Sharma, Arun J., PhD
Determine if enhancing MafA is sufficient to ameliorate beta cell dysfunction
General Research Subject: Both Type 1 And Type 2 Diabetes
Focus: Islet Biology, Islet Biology\Beta Cell Growth and Differentiation, Islet Biology\Beta Cell Transcription Regulation
Type of Grant: Basic Science
Project Start Date: January 1, 2012
Project End Date: December 31, 2014
Diabetes results from an inadequate functional amount of pancreatic b-cells: in type 1 diabetes b-cell amount is reduced by autoimmune attack, while in type 2 diabetes the amount of b-cells is insufficient to meet increased demand for insulin. b-cell replacement therapy works but we do not have a reliable method to produce mature b-cells that respond appropriately to glucose. In this proposal we will analyze how b-cells mature/acquire glucose-responsiveness and test if we can overcome inadequate amount of b-cell mass and development of diabetes by increasing the functional capacity of b-cells. Increasing evidence suggests that a regulatory protein, MafA, plays an important role in how early insulin producing cells acquire their glucose-responsiveness and how they become mature b-cells. Other results show that a lack of MafA results in the development of diabetes. Using genetically modified mice in which we can regulate the amount of MafA in their pancreatic b-cells, we will directly test whether increasing MafA in non-responsive b-cells converts them into glucose-responsive b-cells. We will also test whether increasing MafA in b-cells of normal adult mice increases their ability to resist development of diabetes or even reverse preexisting diabetes. This study will evaluate MafA as a potential therapeutic target capable of overcoming b-cell dysfunction and diabetes; this will set the stage for developing novel therapies for diabetes based on enhancing MafA levels/activity in b-cells.
What area of diabetes research does your project cover? What role will this particular project play in preventing, treati or/curing diabetes?
In type 1 diabetes a significant proportion of beta cells are destroyed by autoimmunity, while in type 2 diabetes the beta cells are not sufficient to maintain blood glucose levels in normal range. This study will help both individuals with type 1 or type 2 diabetes by enhancing the ability of their beta cells to normalize their blood glucose levels. However, as the amount of remaining beta cells are higher in individuals with the type 2 diabetes, this study will lead to approaches to prevent the development of diabetes, as well as to treat/cure type 2 diabetes.
If a person with diabetes were to ask you how your project would help in the future, how would you respond?
We identified a regulatory gene called MafA and showed that increasing the amounts of MafA protein in beta cells improve their function. In this study, we will examine whether increasing the amount of MafA protein can prevent the development of diabetes in mice. Additionally, we will determine the ability of this protein to reverse diabetes by increasing the amount of this protein after the beta cells have lost their ability to function properly. Similarly, we will determine if increasing MafA in animal models with small numbers of beta cells will increase their function capacity to match the capacity of a larger number of beta cells, i.e., can we make a small number of beta cells replace the function of larger numbers of beta cells. Such studies are required to establish that increasing MafA levels is a potential therapy for diabetes. A successful demonstration of MafA as a potential therapy for diabetes will lead to development of ways to increase MafA levels in beta cells resulting in novel treatments for diabetes.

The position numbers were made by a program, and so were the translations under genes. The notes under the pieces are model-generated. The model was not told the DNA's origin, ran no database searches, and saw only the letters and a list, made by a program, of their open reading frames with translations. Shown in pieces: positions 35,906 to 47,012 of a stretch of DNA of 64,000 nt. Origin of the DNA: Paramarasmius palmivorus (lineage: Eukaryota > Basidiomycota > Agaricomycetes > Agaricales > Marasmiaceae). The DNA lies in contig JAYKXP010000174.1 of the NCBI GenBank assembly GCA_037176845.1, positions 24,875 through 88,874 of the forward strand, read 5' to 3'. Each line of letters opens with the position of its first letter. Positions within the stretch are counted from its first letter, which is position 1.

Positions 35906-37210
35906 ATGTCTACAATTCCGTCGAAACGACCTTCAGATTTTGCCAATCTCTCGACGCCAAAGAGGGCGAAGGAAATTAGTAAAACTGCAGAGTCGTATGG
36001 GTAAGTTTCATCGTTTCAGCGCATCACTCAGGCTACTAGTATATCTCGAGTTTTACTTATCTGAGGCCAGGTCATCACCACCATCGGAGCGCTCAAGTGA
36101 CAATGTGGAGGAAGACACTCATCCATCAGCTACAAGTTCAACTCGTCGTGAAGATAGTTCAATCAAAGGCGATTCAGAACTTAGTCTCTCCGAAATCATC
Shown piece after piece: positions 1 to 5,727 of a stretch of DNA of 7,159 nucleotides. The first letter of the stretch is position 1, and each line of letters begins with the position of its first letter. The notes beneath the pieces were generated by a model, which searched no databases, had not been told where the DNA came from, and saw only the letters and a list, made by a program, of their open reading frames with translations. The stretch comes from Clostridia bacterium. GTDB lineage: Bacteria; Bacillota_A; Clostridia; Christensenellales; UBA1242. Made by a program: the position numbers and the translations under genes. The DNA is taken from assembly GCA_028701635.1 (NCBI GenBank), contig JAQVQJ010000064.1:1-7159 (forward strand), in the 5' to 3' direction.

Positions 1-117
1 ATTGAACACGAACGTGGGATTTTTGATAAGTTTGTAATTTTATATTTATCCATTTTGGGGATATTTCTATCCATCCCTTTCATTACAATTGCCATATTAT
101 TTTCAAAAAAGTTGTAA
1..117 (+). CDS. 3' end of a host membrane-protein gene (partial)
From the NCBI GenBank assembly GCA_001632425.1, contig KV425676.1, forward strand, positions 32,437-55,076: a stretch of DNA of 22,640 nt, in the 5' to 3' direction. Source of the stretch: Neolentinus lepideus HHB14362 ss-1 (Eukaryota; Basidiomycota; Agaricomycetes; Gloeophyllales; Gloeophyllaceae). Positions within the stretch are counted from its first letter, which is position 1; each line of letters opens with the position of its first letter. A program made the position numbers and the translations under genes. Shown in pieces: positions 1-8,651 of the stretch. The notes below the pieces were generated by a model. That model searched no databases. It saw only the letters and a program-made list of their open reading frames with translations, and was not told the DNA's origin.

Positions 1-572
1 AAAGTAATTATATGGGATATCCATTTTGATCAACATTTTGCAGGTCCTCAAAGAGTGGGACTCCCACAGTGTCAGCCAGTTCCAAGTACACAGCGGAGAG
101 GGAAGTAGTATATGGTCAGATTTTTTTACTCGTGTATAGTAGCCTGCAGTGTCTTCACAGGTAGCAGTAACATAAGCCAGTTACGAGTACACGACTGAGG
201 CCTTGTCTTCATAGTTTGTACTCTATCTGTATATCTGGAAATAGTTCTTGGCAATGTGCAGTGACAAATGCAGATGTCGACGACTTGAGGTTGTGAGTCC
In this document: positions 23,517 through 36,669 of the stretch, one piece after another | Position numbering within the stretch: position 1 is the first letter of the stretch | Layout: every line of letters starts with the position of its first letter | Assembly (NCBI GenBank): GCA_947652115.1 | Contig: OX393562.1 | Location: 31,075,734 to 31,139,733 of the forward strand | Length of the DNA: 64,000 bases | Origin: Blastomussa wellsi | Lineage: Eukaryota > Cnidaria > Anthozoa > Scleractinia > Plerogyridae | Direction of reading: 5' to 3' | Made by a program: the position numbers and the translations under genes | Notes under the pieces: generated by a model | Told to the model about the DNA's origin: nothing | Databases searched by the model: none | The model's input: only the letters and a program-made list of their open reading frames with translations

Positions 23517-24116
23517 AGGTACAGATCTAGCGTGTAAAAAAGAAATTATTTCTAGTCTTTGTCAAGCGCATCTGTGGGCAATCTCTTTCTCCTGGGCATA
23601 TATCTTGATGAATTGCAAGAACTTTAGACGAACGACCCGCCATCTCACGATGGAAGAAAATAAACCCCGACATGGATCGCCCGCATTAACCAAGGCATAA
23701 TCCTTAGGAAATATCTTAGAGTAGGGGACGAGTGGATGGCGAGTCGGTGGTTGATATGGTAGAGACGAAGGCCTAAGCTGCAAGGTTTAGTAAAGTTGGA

Why is it important for you, personally, to become involved in diabetes research? What role will this award play in your research efforts?
Diabetes is a major health problem in the world today. Current trends indicate that in the developing countries, which constitute a majority of the world population, there is a significant rise in the prevalence of diabetes. Hence, in the absence of concerted efforts to prevent, delay or cure diabetes, the changes in the life style and socioeconomic conditions in the developing countries is resulting in a worldwide epidemic of diabetes. Since, I was born in a developing country, I would like to do my part in this fight against diabetes.
In what direction do you see the future of diabetes research?
From a perspective of a scientist working in the field of basic research, I believe researchers will work towards finding newer therapeutic approaches to treat diabetes. Currently, new findings have led to developing novel strategies for overcoming insulin resistance in type 2 diabetes, and ways to enhance insulin secretion. I presume that in the near future, we will continue to have newer therapies to overcome insulin resistance and circulating glucose levels. However, it will be important to develop new therapies to overcome beta-cell dysfunction while at the same time developing strategies to restore their normal capacity and function. Hence, I think that developing therapies that can restore normal beta cell functional capacity will be a key strategy to cure diabetes.
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